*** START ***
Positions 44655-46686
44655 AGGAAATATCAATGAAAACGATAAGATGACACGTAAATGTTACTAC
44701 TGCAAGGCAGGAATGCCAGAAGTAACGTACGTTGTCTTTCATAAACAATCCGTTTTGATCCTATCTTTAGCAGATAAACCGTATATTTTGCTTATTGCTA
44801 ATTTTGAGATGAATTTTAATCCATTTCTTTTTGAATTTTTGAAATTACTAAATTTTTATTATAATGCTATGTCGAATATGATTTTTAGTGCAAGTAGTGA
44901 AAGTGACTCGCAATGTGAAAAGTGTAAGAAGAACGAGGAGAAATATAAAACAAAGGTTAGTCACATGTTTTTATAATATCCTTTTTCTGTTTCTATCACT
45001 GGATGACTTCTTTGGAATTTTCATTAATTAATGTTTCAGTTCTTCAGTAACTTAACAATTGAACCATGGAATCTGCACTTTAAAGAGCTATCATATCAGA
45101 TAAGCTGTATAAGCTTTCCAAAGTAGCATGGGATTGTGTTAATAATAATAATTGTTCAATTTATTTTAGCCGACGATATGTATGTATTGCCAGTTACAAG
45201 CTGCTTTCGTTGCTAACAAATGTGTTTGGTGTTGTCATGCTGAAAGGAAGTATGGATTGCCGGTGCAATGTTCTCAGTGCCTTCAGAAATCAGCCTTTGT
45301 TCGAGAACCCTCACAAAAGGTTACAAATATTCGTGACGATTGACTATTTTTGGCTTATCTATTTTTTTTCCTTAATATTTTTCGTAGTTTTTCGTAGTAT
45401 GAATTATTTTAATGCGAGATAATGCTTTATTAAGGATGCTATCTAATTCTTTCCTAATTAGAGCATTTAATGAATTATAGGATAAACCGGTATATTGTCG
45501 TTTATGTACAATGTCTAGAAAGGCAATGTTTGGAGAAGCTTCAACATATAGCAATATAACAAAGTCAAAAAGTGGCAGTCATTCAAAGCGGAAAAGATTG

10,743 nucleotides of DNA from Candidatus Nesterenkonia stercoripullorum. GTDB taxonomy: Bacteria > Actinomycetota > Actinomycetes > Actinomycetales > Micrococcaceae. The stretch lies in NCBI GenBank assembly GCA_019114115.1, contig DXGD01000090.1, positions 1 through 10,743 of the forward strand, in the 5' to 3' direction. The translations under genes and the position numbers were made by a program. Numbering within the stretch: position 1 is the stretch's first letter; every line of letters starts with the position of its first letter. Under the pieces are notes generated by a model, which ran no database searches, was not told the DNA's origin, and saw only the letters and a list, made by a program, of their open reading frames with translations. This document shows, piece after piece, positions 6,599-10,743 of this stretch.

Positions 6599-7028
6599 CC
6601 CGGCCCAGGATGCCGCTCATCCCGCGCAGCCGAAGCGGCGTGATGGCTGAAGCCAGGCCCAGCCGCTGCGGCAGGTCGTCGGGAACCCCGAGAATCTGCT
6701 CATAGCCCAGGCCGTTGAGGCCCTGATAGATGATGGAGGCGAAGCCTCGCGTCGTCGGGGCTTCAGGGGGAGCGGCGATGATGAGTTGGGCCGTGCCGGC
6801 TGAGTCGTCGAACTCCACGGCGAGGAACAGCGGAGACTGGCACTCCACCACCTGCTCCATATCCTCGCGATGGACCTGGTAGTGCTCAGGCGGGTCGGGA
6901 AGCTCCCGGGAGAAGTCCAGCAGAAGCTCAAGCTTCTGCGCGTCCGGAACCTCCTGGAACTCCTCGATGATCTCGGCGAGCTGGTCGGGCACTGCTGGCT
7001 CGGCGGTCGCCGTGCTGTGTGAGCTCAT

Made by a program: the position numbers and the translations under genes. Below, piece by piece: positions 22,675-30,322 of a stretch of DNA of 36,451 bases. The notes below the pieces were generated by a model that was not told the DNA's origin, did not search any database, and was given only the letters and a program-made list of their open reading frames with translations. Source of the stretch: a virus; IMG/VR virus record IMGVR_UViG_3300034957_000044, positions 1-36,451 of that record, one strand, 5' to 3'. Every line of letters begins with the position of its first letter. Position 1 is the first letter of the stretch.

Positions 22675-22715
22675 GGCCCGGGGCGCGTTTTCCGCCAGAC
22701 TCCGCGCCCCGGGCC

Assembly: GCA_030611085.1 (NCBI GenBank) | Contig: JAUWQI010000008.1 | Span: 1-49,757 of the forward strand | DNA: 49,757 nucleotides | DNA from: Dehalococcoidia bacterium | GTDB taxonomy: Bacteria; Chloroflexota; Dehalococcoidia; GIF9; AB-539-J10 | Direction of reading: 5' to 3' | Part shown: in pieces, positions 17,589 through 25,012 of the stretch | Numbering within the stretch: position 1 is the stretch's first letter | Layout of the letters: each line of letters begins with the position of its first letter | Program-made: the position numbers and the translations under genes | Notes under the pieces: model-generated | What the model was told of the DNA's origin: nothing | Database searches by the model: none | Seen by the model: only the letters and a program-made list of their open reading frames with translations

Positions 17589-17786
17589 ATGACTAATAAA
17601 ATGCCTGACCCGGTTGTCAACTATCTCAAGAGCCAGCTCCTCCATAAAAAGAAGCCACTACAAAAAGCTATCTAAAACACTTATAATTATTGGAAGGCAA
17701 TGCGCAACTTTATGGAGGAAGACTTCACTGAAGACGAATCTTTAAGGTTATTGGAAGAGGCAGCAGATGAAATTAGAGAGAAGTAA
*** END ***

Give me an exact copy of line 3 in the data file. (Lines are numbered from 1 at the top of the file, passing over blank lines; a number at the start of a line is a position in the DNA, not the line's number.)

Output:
44701 TGCAAGGCAGGAATGCCAGAAGTAACGTACGTTGTCTTTCATAAACAATCCGTTTTGATCCTATCTTTAGCAGATAAACCGTATATTTTGCTTATTGCTA